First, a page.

Send to

Choose Destination
Ultrastruct Pathol. 1993 Mar-Apr;17(2):137-51.

The ultrastructural spectrum of synovial sarcomas: a study of the epithelial type differentiation of primary tumors, recurrences, and metastases.

Author information

Department of Pathology, Medical School of Porto, Hospital S João, Portugal.


Synovial sarcomas (SS) are malignant soft tissue tumors of unknown origin. Their classification as carcinomas (monophasic synovial sarcomas, MSS) or carcinosarcomas (biphasic synovial sarcomas, BSS) still raises controversy. In an attempt to settle this controversy, an ultrastructural study was undertaken of 25 primary SS (12 BSS and 13 MSS), 5 recurrences (3 BSS and 2 MSS), and 2 metastases (2 BSS) based upon precise selection of different aspects of BSS and MSS on numerous semithin sections from each case. Ultrastructural markers of epithelial type differentiation of neoplastic cells were found in every type of cellular component of SS regardless of the tumoral pattern (biphasic or not). No major differences were found between MSS and the nonglandular areas of BSS (not even regarding the presence of abortive glandular lumina). Cytoarchitectural transitions were frequently observed; these included spindle to epithelioid cell types and fascicular to solid (MSS and BSS) or fascicular to glandular (BSS) patterns. These findings support the assumption that spindle cells of SS are neoplastic and may evolve to glandular cells in SS. Based on the cytogenetic data pointing to a common pathogenesis of both phenotypes (BSS and MSS), SS may represent true carcinomas of soft tissues with a biphasic and/or monophasic pattern depending on the degree of differentiation.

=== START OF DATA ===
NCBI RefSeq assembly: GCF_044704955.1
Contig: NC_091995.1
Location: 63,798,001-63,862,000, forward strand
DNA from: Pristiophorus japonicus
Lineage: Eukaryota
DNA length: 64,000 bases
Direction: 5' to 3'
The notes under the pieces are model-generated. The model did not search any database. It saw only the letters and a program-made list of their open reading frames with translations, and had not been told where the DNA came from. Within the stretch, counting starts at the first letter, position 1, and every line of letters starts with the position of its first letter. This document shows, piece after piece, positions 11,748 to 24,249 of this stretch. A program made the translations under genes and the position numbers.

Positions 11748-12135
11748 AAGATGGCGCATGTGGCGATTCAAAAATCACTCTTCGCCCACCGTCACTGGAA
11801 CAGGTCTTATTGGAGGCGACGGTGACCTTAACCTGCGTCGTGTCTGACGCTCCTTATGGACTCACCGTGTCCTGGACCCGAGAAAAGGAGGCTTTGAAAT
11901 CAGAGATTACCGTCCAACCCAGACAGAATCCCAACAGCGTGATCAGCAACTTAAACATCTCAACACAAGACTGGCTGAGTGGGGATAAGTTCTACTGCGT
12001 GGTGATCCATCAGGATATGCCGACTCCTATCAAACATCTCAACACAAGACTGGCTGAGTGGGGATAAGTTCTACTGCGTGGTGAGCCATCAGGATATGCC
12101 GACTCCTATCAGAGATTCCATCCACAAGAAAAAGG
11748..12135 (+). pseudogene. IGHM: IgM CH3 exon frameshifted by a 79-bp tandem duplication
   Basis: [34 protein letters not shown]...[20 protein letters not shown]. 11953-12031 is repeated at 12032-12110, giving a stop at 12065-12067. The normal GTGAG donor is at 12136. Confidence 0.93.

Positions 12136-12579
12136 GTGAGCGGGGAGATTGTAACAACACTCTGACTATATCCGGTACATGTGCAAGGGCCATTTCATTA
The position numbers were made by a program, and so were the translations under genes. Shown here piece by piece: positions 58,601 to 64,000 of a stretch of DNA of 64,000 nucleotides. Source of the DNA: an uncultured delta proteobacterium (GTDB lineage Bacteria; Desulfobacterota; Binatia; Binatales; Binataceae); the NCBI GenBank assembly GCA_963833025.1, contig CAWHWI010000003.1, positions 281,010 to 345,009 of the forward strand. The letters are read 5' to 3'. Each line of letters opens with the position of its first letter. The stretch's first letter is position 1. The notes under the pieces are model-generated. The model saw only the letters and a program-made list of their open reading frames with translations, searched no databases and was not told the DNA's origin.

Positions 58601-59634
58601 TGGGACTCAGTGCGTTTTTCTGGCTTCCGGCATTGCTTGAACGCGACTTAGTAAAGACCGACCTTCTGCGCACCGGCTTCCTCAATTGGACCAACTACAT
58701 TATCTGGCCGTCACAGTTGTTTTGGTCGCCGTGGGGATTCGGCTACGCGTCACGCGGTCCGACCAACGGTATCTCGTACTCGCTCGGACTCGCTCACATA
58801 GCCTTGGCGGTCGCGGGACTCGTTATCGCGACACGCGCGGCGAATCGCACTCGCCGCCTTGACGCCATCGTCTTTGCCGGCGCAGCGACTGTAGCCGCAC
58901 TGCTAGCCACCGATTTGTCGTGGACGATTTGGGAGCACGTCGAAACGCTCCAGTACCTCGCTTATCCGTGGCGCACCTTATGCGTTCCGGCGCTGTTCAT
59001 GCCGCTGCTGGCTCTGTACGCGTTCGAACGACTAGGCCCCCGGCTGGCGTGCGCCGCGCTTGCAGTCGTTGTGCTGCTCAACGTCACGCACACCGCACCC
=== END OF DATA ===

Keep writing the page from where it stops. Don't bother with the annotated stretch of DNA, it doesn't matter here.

[Indexed for MEDLINE]

Supplemental Content

Full text links

Icon for Norwegian BIBSYS system
Loading ...
Support Center